A new in vitro study explores the bioactive properties of Cerule’s Cyactiv algae ingredient.
Microalgae is all the rage this year, and a new spirulina ingredient is continuing the momentum. Researchers in Oregon recently published the results of an in vitro study into the bioactive properties of Cyactiv, an Arthrospira platensis extract launched last fall by Cerule (Klamath Falls, Oregon). The study highlights the antioxidant and anti-inflammatory properties of the blue-green algae.
Cyactiv offers a high concentration of phycocyanin (PC) as well as non-PC compounds such as polysachrides, amino acids, and proteins. Previous human studies have spoken to Cyactiv’s potential to alleviate joint and muscle discomfort, but the current in vitro study specifically investigated the extract’s antioxidant properties, bioprotection, anti-inflammatory activity, and effect on blood clotting.
Both the PC and non-PC compounds were found to contribute to the antioxidant capacity of Cyactiv, as determined by parallel testing in the Folin-Ciocalteu assay and in the cellular antioxidant protection bioassay. Cyactiv was also found to synergistically inhibit the action of inflammatory enzymes COX-2 and Lipoxygenase, as well as inhibit the reactive oxygen species of polymorphonuclear cells from healthy human donors.
Previous studies have noted similar biological activity from PC, but this study’s findings are remarkable for discovering that both PC and non-PC compounds may produce these healthful antioxidant and anti-inflammatory effects.
“The data reported in this study are, to our knowledge, the first to specifically document complementary biological effects by non-PC compounds in the aqueous extract,” the researchers wrote.
The researchers also challenged the hypothesis of previous studies that phycocyanin may have blood-thinning properties. Instead, the researchers suggested the previous findings on blood platelets may be due to “a downstream effect of initial anti-inflammatory events.” They found that the presence of phycocyanin actually led to stronger clot formation in an euglobulin assay, with subsequent natural fibrinolytic dissolution of the clot being unaffected.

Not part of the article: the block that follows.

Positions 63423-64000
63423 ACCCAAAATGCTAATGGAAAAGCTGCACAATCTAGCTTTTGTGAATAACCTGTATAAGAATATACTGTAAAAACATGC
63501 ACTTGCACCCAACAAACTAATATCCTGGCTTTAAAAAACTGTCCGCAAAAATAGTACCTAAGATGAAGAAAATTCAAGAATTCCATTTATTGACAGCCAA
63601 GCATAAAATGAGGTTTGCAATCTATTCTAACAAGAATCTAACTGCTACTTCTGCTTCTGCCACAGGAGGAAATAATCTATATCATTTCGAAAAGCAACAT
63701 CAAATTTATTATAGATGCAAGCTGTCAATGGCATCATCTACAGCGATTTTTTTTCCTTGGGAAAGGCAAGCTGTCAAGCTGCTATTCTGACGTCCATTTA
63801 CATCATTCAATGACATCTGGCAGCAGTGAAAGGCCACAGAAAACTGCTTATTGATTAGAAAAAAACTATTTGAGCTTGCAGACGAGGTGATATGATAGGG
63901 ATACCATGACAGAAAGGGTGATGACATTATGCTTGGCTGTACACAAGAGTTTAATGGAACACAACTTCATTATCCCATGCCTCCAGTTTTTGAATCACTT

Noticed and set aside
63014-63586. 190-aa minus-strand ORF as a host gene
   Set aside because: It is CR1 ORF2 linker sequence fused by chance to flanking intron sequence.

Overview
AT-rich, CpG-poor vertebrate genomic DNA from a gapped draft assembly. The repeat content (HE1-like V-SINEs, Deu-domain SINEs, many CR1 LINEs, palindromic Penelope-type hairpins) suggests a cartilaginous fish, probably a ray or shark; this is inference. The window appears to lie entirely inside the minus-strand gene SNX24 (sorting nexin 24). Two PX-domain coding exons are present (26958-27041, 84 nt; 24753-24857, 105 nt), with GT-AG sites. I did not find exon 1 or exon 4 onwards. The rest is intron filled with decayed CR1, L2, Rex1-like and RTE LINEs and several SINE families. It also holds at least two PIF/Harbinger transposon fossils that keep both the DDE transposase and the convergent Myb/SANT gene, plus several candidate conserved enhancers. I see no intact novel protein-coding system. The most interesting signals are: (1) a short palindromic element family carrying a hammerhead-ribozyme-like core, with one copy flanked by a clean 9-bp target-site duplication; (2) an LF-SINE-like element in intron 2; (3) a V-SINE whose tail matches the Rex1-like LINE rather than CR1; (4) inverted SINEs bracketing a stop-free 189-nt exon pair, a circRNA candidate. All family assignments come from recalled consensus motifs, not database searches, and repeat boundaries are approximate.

Further studies are likely necessary to explore the observed blood clotting phenomenon, but the researchers were able to conclude that the antioxidant and anti-inflammatory action of Cyactiv was enhanced by the synergistic effects of both PC and non-PC compounds.
“This and other studies show that supplementation with Cyactiv can lead to a clinically meaningful effect as an antioxidant and anti-inflammatory alternative,” says Cassandra Drapeau, product manager, Cerule. “The natural synergy of the phycocyanin and non-phycocyanin compounds help calm and balance recurring inflammation without the known side effects of nonsteroidal anti-inflammatory drugs.”
Jensen GS et al. “Antioxidant and anti-inflammatory properties of an aqueous cyanophyta extract derived from Arthrospira platensis: contribution to bioactivities by the non-phycocyanin aqueous fraction.” Journal of Medicinal Food, vol. 18, no. 5 (April, 2015): 535-541.
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